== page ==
In case of the text file, the following will be the configuration file format.

<Configuration ConfiguredType=”Property” Path=”Package.Connections[ServiceCodesTxtFiles].Properties[ConnectionString]” ValueType=”String“> <ConfiguredValue>C:DataArticlesSSISPCSSIS_PC.txt</ConfiguredValue> </Configuration>

Apart from these configurations, which will satisfy our simple example, you can also pass a variable from package configurations as in the below example.

<Configuration ConfiguredType=”Property” Path=”Package.Variables[User::Setup].Properties[Value]” ValueType=”String“>

The above configurations will change the value of the Setup variable which is in the package to Development. So you can therefore change the default or initial value of the package variables, without opening the package.

Now back to the example again. After creating those two configurations, the following screen will be shown.

Priority buttons are needed when you have same configuration in multiple files. Higher priority configuration values will be loaded. However, it is advisable not to have same configurations across multiple configurations. Having same configurations in several files may lead to many mistakes.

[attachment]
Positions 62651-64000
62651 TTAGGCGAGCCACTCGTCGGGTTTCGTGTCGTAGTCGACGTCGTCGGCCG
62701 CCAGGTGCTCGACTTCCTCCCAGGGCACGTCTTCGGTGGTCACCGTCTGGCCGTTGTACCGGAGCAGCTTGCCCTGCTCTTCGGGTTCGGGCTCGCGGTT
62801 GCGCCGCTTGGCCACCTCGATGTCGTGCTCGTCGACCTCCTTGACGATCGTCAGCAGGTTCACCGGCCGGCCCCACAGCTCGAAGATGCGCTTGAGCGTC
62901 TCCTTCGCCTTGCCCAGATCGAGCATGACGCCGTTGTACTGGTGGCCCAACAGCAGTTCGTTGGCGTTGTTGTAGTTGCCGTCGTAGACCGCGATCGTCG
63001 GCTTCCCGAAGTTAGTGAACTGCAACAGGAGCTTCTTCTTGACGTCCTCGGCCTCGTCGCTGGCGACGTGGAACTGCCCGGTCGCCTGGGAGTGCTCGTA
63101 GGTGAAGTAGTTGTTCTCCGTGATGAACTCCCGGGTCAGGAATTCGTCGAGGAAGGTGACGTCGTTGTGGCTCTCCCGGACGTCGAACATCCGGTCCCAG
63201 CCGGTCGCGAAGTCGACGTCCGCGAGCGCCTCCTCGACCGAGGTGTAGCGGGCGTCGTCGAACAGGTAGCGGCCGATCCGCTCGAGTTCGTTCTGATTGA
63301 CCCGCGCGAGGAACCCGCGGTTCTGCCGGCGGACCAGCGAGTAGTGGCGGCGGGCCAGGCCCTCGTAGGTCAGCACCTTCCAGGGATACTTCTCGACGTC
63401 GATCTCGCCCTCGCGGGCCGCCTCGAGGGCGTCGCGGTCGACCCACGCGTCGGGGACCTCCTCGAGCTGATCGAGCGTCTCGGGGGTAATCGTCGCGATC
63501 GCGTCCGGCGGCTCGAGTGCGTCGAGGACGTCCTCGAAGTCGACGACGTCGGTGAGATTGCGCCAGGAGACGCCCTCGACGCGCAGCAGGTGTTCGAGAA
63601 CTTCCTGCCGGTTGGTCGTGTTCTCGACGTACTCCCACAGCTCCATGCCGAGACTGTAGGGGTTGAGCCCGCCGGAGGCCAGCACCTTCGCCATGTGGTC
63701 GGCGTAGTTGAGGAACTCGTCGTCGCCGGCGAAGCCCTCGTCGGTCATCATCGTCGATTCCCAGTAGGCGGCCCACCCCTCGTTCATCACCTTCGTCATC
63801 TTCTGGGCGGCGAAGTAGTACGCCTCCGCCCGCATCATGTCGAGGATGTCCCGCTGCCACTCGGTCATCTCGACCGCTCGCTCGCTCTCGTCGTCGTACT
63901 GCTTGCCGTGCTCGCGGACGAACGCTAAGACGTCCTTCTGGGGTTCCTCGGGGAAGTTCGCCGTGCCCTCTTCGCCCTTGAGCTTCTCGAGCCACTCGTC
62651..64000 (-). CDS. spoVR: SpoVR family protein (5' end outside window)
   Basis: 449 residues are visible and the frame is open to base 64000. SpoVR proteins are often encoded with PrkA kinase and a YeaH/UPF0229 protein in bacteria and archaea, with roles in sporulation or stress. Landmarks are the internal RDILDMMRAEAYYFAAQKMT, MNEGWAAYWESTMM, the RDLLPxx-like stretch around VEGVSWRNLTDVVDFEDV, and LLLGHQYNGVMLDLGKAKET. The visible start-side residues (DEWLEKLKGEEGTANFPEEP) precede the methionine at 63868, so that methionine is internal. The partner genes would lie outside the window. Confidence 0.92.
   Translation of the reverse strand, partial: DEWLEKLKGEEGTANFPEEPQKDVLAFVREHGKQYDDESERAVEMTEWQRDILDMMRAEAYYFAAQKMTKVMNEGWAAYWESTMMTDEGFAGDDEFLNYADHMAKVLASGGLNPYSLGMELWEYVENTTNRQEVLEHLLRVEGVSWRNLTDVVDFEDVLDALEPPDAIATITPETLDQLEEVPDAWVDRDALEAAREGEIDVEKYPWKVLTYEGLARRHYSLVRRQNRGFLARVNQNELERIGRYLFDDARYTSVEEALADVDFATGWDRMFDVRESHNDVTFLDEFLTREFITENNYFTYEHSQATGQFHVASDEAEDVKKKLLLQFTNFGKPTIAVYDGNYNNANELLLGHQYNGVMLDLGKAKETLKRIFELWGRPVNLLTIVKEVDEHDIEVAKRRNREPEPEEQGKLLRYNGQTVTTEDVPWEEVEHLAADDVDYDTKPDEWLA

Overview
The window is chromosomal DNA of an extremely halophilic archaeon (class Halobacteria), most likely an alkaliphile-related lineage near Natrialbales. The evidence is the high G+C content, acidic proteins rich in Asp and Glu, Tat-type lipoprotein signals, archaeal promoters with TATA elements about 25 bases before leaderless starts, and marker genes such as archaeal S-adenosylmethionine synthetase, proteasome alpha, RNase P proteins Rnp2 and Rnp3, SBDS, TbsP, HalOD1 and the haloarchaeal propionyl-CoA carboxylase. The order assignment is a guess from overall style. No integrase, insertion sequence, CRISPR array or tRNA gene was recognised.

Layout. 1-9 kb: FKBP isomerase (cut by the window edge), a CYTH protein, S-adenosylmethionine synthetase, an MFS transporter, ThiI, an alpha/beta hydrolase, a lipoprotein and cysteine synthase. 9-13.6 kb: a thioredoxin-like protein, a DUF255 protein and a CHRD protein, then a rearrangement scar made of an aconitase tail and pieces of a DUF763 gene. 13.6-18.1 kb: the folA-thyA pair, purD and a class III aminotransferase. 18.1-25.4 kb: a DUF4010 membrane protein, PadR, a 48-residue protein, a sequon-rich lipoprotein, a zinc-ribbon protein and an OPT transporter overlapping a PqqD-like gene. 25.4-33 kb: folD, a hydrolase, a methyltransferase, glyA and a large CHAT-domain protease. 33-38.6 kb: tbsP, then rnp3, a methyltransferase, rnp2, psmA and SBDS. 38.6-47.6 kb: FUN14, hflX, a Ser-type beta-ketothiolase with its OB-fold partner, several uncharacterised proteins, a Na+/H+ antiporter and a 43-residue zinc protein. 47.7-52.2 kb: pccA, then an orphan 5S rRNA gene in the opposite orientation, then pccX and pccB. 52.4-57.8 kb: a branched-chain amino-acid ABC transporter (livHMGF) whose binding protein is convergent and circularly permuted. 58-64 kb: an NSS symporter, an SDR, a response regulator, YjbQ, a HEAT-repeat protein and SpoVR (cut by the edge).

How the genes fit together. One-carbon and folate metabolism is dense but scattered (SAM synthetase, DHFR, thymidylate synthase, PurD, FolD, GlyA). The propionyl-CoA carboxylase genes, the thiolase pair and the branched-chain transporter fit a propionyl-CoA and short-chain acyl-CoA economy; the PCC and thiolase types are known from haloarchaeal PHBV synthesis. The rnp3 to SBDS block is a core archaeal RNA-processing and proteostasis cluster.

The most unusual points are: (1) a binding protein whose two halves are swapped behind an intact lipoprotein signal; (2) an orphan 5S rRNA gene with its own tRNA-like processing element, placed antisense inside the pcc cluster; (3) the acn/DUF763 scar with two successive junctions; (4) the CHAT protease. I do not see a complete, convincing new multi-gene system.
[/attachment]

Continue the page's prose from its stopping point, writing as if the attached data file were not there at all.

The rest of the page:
Environment Variables

After selecting the ‘Environment variable’ configuration type from the Select Configuration Type dialog, you will be asked to enter Environment Variable name. Please note that selecting this option will not create an environment variable and it’s values for you. So, you need to create an environment variable and set the necessary values for it.

Another problem with this method is you have to assign one environment variable for each property unlike in XML configuration where we can save many settings in one single XML file. For example, to save Database configurations you need to have one Environment variable for each database name, server name, user name and password where we required only one file in case of XML configurations.